This post is a special one that’s been a couple of years in the making. It’s time to talk about ‘Despair to Deliverance’, a collaboration between Robin and Dr DeVinney. Up until recently this was a series of blog posts released teasingly slowly on Sharon’s website, and now I’ve discovered the book it has become. Discovered, and devoured.
Hey MQ. You read a lot. What’s the big deal over this one?
It had me at the concept. A collaborative work between patient and therapist, describing Robin’s mental health difficulties and the efforts of her therapist to keep her alive, and keep her healthy. Who doesn’t want to know what their therapist is thinking? What motivates them, what lingers with them beyond a session? And at the same time, to read Robin’s take on her experience and her treatment – to actually find an answer to the question of ‘is this normal?’/’is it just my therapy that’s like this…?’
How often are we invited to see inside the therapeutic relationship, from both angles?
The concept had me hooked, and the content kept me there. I could relate to a lot of what Robin describes. Intense depression, anxiety, but then faking normality in front of everyone to try and maintain the life she has at the time. Been there, failed that too. Bipolar symptoms. Impulsive self-destruction. A stubborn refusal to try groups. More medications than you could shake a stick at. Biological depression and psychological depression. I could go on…
I’ve read a fair few first person accounts of mental illness, but not many that I’ve really connected with. I instinctively feel I understand parts of Robin’s journey so well that I trust her to teach me things about the parts that we don’t share – e.g. she makes me question my refusals of ECT. Robin’s descriptions aren’t anything like the scary stories we’re led to believe. In fact, she makes ECT sound less like torture and more like…treatment! I never trusted those assurances coming from my psychiatrist, but I trust it in Robin’s accounts. Her writing comes across as so honest, so thoughtful but still concise…what more can you ask for? On a side note, I think it asked a lot of Robin, and it’s amazing that she’s been able to share her story like this. In consenting to and participating in writing this book, I think it’s fair to say Robin’s inspirational.
As for Dr DeVinney’s part in this…where do I start? I stumbled across Sharon’s blog in the depths of my biological depression, when my issues with Dr T were at their most intense, and I read and re-read Sharon’s posts, desperate for anything that might better help me understand my own situation. Sharon’s writing has reminded me on more than one occasion that Dr T is a person. A revelation, I know! And at times, I can admit that I’ve been jealous of the level of support Sharon gave Robin. I’m getting by at the moment, which is a lot more than I was a couple of years ago so it’s not like there’s a real problem here – more that Sharon really knew Robin; she could join the dots or hear the words going unsaid, she knew what Robin needed, and if she could, she gave it to her. That’s priceless, and I find it comforting to know that it’s possible.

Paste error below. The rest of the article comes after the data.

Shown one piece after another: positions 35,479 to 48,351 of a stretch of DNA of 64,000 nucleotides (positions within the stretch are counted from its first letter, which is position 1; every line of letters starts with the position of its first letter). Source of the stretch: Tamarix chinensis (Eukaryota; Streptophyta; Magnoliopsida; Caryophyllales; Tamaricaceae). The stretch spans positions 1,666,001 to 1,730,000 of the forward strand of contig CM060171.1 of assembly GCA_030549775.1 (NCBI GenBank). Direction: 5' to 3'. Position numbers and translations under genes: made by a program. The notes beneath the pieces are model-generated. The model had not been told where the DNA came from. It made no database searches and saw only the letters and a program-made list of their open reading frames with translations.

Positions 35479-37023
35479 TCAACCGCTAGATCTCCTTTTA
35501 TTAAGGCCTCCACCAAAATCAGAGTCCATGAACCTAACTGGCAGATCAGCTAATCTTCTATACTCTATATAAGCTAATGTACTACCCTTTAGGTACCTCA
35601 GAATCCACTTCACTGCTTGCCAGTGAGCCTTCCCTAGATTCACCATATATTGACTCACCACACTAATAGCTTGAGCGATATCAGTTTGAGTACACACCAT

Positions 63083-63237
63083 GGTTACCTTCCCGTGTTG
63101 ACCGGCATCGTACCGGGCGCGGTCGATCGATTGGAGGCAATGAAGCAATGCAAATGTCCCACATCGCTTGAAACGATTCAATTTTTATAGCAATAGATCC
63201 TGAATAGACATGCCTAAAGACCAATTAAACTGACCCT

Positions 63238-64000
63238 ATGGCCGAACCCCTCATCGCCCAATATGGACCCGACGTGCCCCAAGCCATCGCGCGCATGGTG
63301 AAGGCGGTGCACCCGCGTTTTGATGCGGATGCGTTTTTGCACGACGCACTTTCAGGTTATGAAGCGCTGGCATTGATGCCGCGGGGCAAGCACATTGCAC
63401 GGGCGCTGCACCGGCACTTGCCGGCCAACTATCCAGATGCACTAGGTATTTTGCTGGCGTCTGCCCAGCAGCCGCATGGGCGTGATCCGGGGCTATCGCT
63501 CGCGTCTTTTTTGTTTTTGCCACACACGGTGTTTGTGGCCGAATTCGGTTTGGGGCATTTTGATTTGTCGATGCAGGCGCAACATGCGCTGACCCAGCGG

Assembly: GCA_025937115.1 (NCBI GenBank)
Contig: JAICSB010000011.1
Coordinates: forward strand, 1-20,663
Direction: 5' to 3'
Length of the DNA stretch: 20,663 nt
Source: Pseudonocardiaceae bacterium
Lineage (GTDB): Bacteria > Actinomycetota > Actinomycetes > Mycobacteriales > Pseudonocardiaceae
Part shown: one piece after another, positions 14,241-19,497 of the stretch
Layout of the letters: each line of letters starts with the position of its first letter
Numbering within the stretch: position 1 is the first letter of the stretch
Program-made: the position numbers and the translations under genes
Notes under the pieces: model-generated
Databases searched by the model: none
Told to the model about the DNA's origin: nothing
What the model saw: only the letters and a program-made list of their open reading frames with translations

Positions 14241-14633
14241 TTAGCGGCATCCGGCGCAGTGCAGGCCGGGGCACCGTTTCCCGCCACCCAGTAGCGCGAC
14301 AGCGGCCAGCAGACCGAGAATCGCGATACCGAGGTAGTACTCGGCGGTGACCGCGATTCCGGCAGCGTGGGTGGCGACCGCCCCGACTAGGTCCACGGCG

“Despair to Deliverance” stands out from almost everything I’ve read in another way too – that Robin’s battle with mental illness is messy. She is hospitalised on multiple occasions, sometimes when you were just thinking she was doing better. Her diagnoses change with time. It takes many, many attempts to find the right medications for Robin – and sometimes the mistakes have a dangerous impact on her health. Driven to keep working (and be ‘normal’), she forces herself to take jobs when she isn’t ready, only to crash and burn after a few weeks. This all stands out to me because in other books I’ve read, there seems to be a formula of person gets (correctly) diagnosed, person is given (correct) treatment, person gets better, and I don’t think that’s the typical pathway for a lot of people. The expectation that is it is normal just amps up the pressure.
This has turned into a bit of an essay, but I think deservedly so. I thoroughly recommend “Despair to Deliverance” for the following:
- If you suffer from depression and/or anxiety, and might find comfort in reading about someone else’s journey.
- If you want to read first person accounts of psychiatric hospitalisation, ECT and medication regimes.
- If you’re curious about psychotherapy from the therapist’s perspective.
- If you live in the UK and want to rediscover some gratitude for the NHS – financial worries play a huge part in Robin’s account, and that’s one stress I was much less exposed to.
Links to the blog posts and book are at the top of the post.
(And no, this isn’t a sponsored post or anything like that. I think that when we read something that moves us, we should share it in case it can move others.)